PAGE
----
AUGUSTA, Ga. - Adam Scott raised both his hands and looked upward into a light rain before screaming in joy.
He had won the Masters.
He vanquished the ghosts looming in the Georgia pines of previous Australian golfers who came close but couldn't win a green jacket -- Greg Norman famously included.
Scott anchored his long putter into his sternum then swept in about a 12-foot putt on the second-playoff hole for a birdie to defeat 2009 Masters champ Angel Cabrera.
"I'm a proud Australian, and I hope this sits really well back at home," Scott said a few minutes after 2012 champion Bubba Watson helped him slip into his green jacket. "This is one thing in golf that we hadn't been able to achieve."
Scott topped a field full of major champions including Cabrera and Tiger Woods, highly ranked players including Brandt Snedeker and Jason Day, and hard-charging contenders such as Thorbjorn Olesen and Marc Leishman. Scott shot a 3-under 69 on Sunday with his lone bogey on the first hole and a birdie on the last.
"What an incredible day," Scott said. "Everything fell my way in the end. I just kept plugging away, and I didn't know if it was going to happen through nine. But a good back nine here solves a lot and gives you a chance."
His putt on No. 10 -- the same spot that Watson won here last year -- in the playoff gave Scott his first major championship. It would not have been possible without a few good breaks such as his ball resting on the bank beside the 13th green instead of rolling into the water.
After missing putts on slower-than-usual greens early in the day, Scott didn't miss on the final hole of regulation. When it rolled in, he turned and celebrated as if he won even though Cabrera waited in the 18th fairway, suddenly one shot behind Scott.
The lead didn't last long. Cabrera stuck a 7-iron from 163 yards to within two feet in a do-or-die situation. Cabrera, known as "The Duck," made the putt and hugged his son, who caddied for him all week.
"The only thing in my head was winning," Cabrera said through a translator. He'd done it before, in 2009, in a playoff over Kenny Perry and Chad Campbell.
He didn't do it again.
Cabrera and Scott both parred No. 18 in the playoff with almost identical tee shots, matching approaches that came up short and chips that missed the cup which sent them to No. 10.
Cabrera's approach settled about 15 feet away, and Scott's landed hole-high about 12 feet away. Cabrera's putt skirted the right edge and stopped directly behind the hole, an inch away.
Scott took his time reading the putt as darkness descended. Scott called for his caddie, Steve Williams, to help him read the green.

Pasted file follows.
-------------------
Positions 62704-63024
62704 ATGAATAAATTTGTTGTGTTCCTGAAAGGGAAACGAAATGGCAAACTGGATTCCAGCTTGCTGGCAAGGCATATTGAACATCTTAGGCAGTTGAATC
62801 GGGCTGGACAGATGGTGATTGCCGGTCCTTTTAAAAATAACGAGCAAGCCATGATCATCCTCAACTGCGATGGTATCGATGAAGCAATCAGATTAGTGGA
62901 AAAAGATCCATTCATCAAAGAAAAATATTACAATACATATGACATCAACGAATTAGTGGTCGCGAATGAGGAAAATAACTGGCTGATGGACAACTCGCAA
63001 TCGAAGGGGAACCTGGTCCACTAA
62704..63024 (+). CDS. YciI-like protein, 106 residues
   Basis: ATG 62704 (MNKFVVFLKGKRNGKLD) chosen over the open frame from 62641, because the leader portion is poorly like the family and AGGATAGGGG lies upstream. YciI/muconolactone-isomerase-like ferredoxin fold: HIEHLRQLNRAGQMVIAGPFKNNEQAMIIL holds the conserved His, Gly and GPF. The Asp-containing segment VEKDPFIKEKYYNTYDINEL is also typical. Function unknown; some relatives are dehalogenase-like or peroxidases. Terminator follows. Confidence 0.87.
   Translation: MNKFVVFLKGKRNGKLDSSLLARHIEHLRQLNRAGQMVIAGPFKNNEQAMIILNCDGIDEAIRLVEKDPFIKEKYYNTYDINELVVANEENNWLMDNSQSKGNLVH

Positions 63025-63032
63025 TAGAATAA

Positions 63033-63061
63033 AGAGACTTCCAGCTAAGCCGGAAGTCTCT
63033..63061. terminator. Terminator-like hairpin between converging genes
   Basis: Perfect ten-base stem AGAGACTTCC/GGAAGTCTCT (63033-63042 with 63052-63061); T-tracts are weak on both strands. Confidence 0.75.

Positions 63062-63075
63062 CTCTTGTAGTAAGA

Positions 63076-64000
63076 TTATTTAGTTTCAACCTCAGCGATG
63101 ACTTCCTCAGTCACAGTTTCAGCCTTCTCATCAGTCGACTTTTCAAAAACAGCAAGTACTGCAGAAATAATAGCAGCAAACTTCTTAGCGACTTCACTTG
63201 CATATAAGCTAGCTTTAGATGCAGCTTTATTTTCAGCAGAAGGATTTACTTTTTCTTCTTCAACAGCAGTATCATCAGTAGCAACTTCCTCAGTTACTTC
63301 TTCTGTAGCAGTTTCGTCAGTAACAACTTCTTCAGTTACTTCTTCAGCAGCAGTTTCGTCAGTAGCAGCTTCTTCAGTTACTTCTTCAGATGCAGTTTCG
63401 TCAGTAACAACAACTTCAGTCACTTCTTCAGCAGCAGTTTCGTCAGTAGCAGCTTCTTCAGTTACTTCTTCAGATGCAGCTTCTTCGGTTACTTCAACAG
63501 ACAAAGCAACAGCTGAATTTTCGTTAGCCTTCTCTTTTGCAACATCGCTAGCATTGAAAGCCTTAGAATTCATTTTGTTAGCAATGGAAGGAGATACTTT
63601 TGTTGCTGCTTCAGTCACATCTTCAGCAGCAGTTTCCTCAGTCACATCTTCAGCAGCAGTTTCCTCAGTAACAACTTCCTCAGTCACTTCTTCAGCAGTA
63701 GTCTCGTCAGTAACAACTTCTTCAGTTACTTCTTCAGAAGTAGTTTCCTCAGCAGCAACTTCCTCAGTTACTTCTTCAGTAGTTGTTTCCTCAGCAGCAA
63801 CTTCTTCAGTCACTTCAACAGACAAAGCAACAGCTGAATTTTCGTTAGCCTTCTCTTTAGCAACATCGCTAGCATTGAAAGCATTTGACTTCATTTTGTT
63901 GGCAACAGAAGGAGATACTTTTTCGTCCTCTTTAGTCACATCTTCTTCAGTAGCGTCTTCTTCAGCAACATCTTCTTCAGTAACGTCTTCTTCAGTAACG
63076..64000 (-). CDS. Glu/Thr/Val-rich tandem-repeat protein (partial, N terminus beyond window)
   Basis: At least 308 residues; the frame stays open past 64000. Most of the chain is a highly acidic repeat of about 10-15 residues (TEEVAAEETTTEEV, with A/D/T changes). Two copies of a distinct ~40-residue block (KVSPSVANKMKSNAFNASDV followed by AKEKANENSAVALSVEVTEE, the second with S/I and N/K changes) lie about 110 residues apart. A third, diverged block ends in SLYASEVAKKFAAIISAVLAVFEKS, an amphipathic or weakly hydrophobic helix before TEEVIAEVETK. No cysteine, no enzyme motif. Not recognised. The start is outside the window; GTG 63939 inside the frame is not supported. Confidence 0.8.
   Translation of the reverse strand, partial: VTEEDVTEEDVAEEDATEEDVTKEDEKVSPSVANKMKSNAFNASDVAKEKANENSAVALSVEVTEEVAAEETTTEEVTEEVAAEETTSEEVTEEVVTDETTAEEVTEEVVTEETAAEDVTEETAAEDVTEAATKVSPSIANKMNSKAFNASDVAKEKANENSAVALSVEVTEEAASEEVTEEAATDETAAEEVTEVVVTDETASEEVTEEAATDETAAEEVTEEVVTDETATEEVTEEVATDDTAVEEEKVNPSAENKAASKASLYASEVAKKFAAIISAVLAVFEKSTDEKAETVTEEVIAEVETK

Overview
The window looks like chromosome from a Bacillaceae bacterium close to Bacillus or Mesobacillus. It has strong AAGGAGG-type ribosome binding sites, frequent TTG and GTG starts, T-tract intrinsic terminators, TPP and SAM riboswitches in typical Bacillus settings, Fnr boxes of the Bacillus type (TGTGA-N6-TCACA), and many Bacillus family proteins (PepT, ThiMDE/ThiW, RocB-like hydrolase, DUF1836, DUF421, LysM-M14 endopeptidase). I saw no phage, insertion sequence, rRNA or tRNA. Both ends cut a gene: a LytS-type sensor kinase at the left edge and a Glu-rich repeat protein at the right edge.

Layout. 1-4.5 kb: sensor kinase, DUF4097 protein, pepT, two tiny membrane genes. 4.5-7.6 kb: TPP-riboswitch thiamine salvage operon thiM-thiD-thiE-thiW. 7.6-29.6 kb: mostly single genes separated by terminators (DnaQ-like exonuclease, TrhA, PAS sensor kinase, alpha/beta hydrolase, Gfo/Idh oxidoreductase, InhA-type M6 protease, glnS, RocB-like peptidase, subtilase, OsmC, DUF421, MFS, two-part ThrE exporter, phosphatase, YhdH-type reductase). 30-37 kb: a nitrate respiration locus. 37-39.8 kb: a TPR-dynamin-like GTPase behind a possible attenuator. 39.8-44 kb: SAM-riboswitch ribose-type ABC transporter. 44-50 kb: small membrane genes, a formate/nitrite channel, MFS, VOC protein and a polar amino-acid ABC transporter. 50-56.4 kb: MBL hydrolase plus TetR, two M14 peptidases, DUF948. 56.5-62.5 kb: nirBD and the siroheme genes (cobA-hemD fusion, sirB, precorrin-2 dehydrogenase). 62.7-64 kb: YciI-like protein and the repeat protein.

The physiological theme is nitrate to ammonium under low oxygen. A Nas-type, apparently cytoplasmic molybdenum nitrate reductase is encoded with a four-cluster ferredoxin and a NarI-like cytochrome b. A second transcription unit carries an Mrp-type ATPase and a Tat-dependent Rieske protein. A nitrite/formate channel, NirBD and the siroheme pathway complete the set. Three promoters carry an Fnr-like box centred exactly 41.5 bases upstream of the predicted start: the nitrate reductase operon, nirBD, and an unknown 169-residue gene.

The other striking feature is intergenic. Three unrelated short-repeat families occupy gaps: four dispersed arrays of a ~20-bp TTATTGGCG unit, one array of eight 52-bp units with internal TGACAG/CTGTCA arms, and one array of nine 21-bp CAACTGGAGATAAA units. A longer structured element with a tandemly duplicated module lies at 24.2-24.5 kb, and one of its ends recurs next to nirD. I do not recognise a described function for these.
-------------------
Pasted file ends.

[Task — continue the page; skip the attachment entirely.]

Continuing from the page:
"He said, 'It's at least two cups, it's going to break more than you think,'" Scott said. "He was my eyes on that putt. It started on line and managed to hang on and go in the left half -- an amazing feeling."
It's a completely different feeling than the last time Scott contended for a major championship. He led the British Open last summer but bogeyed the final four holes and allowed Ernie Els to hoist the Claret Jug. It could have been a crushing blow. But he bounced back eight months later to become part of Masters history and Australian sports history as well.
"He's always been a great player and had the ability to win major championships," Norman said in an interview with Golf Channel. "I think he'll go out and win more majors than any Australian golfer."
Four different players, including Scott, at least shared the lead at some point in Sunday's major.
Cabrera and Snedeker shared the lead at the start of the day. Snedeker, who played at Vanderbilt, birdied his first hole and made the turn at even. But he shot 3 over on the back nine.
"I putted horrible and didn't make the adjustments you have to make," said Snedeker, who played in the final group on Sunday in 2008 only to shoot a 77. "It's going to be more difficult tonight because I had a really good chance if I do what I normally do. It's going to be a tough night, a tough couple days."
Day, also an Australian native, owned a one-shot lead at 9-under when he stepped to the 16th tee. His approach to the par-3 went long, and he made three strokes with his putter for a bogey. He bogeyed No. 17 as well after hitting his approach into the front bunker and missing his first putt. A birdie attempt on the last hole missed on the high side leaving him at 7 under with Scott and Cabrera still on the course.
"It's a little disappointing, but there's a lot of experience that I can take into next year, and hopefully I can wear one of those green jackets soon," said Day, who tied for second here with Scott in 2011. "It was just a few mental errors here and there. I think the pressure got to me a little bit."
It didn't get to Scott.
"He had more pressure on him today than any other player," Norman said. "There was more pressure on him because an Australian had never done it."
Contact David Uchiyama at firstname.lastname@example.org or at 423-757-6484. Follow him on Twitter at twitter.com/UchiyamaCTFP.